5. Stilo SA, Murray RM. Non-genetic factors in schizophrenia. Curr Psychiatry Rep. 2019;21(10):100. doi:10.1007/s11920-019-1091-3

6. Van Winkel R, Stefanis NC, Myin-Germeys I. Psychosocial stress and psychosis. A review of the neurobiological mechanisms and the evidence for gene-stress interaction. Schizophr Bull. 2008;34(6):1095–1105. doi:10.1093/schbul/sbn101

7. Larsson M, Duffy DL, Zhu G, et al. Findings for human iris patterns: associations with variants in genes that influence normal neuronal pattern development. Am J Hum Genet. 2011;89(2):334–343. doi:10.1016/j.ajhg.2011.07.011

8. Larsson M, Pedersen NL. Genetic correlations among texture characteristics in the human iris. Mol Vis. 2004;10:821–831.

9. Eastwood SL, Law AJ, Everall IP, et al. The axonal chemorepellant semaphorin 3A is increased in the cerebellum in schizophrenia and may contribute to its synaptic pathology. Mol Psychiatry. 2003;8(2):148–155. doi:10.1038/

10. Cvekl A, Callaverts P. PAX6: 25th anniversary and more to learn. Exp Eye Res. 2017;156:10–21. doi:10.1016/j.exer.2016.04.017

11. Dansault A, David G, Schwartz C, et al. Three new PAX6 mutations including one causing an unusual ophthalmic phenotype associated with neurodevelopmental abnormalities. Mol Vis. 2007;13:511–523.

12. Aiajaz S, Allen J, Tregidgo R, et al. Expression analysis of SIX3 and SIX6 in human tissues reveals differences in expression and a novel correlation between the expression of SIX3 and the genes encoding isocitrate dehyhrogenase and cadherin 18. Genomics. 2005;86(1):86–99. doi:10.1016/j.ygeno.2005.03.002

13. Li Y, Wang R, Qiao N, et al. Transcriptome analysis reveals determinant stages controlling human embryonic stem cell commitment to neuronal cells. J Biol Chem. 2017;292(48):19590–19604. doi:10.1074/jbc.M117.796383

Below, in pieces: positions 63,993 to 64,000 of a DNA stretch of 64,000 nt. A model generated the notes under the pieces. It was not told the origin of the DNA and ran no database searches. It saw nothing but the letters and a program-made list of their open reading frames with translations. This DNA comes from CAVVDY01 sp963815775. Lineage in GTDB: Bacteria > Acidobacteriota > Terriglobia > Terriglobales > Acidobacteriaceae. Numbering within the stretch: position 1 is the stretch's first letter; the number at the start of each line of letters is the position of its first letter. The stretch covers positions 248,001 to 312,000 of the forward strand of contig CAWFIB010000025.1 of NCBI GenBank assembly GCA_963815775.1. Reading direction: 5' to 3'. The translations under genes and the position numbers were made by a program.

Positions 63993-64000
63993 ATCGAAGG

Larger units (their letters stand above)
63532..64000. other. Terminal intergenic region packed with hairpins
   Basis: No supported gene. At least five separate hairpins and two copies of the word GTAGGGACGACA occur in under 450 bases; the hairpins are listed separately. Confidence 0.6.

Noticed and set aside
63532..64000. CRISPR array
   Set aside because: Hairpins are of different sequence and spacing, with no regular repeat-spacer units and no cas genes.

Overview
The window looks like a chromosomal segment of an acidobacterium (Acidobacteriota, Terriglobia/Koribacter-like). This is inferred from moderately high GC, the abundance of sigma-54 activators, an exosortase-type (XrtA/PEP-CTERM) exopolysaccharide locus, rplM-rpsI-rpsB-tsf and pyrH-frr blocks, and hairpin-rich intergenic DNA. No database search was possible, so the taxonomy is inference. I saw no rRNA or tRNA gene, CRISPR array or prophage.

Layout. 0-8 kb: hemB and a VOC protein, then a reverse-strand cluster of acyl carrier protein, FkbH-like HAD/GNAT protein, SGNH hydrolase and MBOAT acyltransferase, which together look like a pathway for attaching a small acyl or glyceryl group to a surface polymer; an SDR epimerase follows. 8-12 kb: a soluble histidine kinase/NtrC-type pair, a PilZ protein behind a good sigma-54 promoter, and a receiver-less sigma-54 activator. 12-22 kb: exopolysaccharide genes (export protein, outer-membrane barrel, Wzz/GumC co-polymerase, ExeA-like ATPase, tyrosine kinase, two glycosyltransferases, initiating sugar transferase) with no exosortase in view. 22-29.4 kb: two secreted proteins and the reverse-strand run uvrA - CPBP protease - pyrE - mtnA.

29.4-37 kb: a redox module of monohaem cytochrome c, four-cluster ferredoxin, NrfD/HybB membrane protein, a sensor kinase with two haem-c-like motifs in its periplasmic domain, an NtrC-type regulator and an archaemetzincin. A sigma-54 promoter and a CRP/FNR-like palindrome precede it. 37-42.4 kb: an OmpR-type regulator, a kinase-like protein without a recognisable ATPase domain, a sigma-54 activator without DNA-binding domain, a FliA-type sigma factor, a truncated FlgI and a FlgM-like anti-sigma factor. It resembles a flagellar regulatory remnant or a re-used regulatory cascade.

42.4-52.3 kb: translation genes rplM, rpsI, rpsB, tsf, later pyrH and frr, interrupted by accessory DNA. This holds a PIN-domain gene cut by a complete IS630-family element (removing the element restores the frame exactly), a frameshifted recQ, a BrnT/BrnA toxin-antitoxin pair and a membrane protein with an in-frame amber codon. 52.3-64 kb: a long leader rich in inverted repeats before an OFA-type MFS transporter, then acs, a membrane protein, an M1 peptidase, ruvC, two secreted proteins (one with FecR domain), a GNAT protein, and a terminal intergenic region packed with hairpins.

14. Sturm RA, Larsson M. Genetics of human iris colour and patterns. Pigment Cell Melanoma Res. 2009;22(5):544–562. doi:10.1111/j.1755-148X.2009.00606.x

15. Morice-Picard F, Benard G, Rezvani HR, et al. Complete loss of function of the ubiquitin ligase HERC2 causes a severe neurodevelopmental phenotype. Eur J Hum Genet. 2016;25(1):52–58. doi:10.1038/ejhg.2016.139

16. Tsai AL, Agustines D. The coexistence of oculocutaneous albinism with schizophrenia. Cureus. 2020;12(1):e6617. doi:10.7759/cureus.6617

17. Donnelly MP, Paschou P, Grigorenko E, et al. A global view of the OCA2-HERC2 region and pigmentation. Hum Genet. 2012;131(5):683–696.

18. Hung C, Tallerico T, Seeman P. Schizophrenia hippocampus has elevated expression of chondrex glycoprotein gene. Synapse. 2003;50(1):29–34. doi:10.1002/syn.10228

19. Davis LK, Meyer KJ, Rudd DS, et al. Pax6 3’ deletion results in aniridia, autism and mental retardation. Hum Genet. 2008;123(4):371–378. doi:10.1007/s00439-008-0484-x

20. Graw J. From eyeless to neurological diseases. Exp Eye Res. 2017;156:5–9. doi:10.1016/j.exer.2015.11.006

21. Heyman I, Frampton I, Van Heyningen V, et al. Psychiatric disorder and cognitive function in a family with an inherited novel mutation of the developmental control gene PAX6. Psychiatr Genet. 1999;9(2):85–90. doi:10.1097/00041444-199906000-00006

22. Goudreau G, Petrou P, Reneker LW, et al. Mutually regulated expression of Pax6 and Six3 and its implications for the Pax6 haploinsufficient lens phenotype. Proc Natl Acad Sci USA. 2002;99(13):8719–8724. doi:10.1073/pnas.132195699

23. Silverstein SM, Keane BP, CorlettT PR. Oculomics in schizophrenia research. Schizophr Bull. 2021;47(3):577–579. doi:10.1093/schbul/sbab011

24. Schönfeldt-LecuonaA C, Schmidt A, Pinkhardt EH, et al. Optical coherence tomography (OCT)–A new diagnostic tool in psychiatry? Fortschr Neurol Psychiatr. 2014;82(10):566–571. doi:10.1055/s-0034-1385024

25. Lizano P, Bannai D, Lutz O, et al. A meta-analysis of retinal cytoarchitectural abnormalities in schizophrenia and bipolar disorder. Schizophr Bull. 2020;46(1):43–53. doi:10.1093/schbul/sbz029

26. Pan J, Zhou Y, Xiang Y, et al. Retinal nerve fiber layer thickness changes in Schizophrenia: a meta-analysis of case-control studies. Psychiatry Res. 2018;270:786–791. doi:10.1016/j.psychres.2018.10.075

27. Jurisic D, Ćavar I, Sesar A, et al. New insights into schizophrenia: a look at the eye and related structures. Psychiatr Danub. 2020;32(1):60–69. doi:10.24869/psyd.2020.60